Ramaphosa now faces the task of winning back the support of voters. Twenty-three years after the country held its first all-race election, which the ANC won with Nelson Mandela at the helm, more than one in two South Africans live in poverty. The country suffers from an unemployment rate of nearly 30 percent. He also needs to fashion out ways to inculcate members who are still loyal to the former president Zuma.

Ramaphosa now faces the task of winning back the support of voters. Twenty-three years after the country held its first all-race election, which the ANC won with Nelson Mandela at the helm, more than one in two South Africans live in poverty. The country suffers from an unemployment rate of nearly 30 percent. He also needs to fashion out ways to inculcate members who are still loyal to the former president Zuma.

Another challenge is the issue of land distribution. Twenty-three years after apartheid rule in South Africa, majority of land distribution is owned by the white minority. There are already fears that one of the “tough decisions” Ramaphosa would make is land redistribution. Julius Malema, Economic Freedom Fighters (EFF) leader is one of South Africa’s most vociferous politicians. He told the National Assembly that the issue of land and ownership remains the most pressing issue in South Africa and that Ramaphosa must not be allowed to bluff the electorate.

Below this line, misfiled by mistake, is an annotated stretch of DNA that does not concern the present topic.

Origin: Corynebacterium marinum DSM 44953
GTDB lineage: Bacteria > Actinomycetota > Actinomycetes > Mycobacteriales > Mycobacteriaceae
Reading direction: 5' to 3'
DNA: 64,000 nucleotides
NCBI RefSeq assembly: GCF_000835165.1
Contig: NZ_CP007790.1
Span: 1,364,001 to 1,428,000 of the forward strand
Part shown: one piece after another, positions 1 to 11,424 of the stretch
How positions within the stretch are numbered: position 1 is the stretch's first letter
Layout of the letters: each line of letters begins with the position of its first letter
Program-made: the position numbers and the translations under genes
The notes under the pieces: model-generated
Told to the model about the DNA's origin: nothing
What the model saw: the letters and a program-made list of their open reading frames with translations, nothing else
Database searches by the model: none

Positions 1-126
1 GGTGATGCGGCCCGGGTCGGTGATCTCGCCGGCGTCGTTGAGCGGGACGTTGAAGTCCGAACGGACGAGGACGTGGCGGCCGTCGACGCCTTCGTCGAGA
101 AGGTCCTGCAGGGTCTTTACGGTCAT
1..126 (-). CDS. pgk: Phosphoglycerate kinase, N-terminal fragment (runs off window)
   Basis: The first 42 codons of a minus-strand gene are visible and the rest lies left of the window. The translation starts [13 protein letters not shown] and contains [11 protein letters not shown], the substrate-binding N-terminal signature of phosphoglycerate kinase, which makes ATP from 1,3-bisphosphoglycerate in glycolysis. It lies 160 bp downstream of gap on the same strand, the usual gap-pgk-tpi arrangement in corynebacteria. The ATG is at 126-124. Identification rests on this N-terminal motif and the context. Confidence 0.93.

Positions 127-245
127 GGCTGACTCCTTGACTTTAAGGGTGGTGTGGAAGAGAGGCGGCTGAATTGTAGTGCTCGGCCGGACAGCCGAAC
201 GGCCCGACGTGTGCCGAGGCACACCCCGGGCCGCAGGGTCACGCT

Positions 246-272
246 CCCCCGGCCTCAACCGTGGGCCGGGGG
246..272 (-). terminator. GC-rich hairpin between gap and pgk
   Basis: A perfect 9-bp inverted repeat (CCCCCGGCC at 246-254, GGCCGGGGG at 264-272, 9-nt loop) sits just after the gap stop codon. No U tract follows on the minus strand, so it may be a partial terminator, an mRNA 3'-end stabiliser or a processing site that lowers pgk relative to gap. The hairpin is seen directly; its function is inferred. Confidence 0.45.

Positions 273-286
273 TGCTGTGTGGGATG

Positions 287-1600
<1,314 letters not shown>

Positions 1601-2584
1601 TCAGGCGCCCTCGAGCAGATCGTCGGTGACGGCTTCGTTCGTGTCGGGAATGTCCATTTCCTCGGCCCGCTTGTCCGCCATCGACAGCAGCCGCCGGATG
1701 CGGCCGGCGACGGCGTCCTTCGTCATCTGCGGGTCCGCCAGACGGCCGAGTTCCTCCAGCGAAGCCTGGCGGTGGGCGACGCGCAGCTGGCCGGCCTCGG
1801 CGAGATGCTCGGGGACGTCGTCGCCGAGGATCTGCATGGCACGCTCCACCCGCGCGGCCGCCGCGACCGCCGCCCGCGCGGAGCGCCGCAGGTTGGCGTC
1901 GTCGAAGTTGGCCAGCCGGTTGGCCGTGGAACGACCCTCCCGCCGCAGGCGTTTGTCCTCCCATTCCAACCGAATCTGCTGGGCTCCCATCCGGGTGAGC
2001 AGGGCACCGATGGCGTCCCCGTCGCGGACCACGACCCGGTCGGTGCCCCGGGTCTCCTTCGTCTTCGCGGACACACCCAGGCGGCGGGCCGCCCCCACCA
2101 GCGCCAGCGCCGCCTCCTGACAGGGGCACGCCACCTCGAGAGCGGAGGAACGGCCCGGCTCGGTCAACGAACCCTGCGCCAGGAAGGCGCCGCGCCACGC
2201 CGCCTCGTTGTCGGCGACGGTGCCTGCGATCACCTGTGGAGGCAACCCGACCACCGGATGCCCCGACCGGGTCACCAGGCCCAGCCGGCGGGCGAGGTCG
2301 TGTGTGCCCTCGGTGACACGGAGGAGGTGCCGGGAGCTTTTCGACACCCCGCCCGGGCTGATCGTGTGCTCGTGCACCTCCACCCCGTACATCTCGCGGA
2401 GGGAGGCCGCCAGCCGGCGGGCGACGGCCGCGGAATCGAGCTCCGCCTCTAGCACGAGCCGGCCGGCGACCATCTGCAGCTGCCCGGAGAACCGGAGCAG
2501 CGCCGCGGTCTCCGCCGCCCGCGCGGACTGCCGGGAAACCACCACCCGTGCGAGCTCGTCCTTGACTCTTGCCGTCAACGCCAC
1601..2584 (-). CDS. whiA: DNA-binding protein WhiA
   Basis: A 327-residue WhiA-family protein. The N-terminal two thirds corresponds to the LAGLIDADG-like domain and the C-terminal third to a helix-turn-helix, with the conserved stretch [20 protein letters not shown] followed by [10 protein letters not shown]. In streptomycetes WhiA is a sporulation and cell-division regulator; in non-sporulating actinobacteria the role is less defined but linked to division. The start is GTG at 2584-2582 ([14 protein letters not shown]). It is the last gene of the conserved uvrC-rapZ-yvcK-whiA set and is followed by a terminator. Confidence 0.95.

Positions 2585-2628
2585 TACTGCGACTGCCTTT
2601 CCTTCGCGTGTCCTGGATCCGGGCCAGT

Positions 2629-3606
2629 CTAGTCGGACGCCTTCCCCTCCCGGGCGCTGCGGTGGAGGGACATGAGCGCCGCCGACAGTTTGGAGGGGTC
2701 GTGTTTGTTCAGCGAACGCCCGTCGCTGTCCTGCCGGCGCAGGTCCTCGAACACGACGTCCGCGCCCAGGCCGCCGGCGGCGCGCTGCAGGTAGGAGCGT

“Investors were worried when you made the announcement of expropriation without land. You cannot make promises, bluff and then say ‘don’t worry, I’m just silencing my opponents inside the ANC’. There can be no conditions attached to land… there [were] no conditions attached when they took our land and killed us,” Malema said.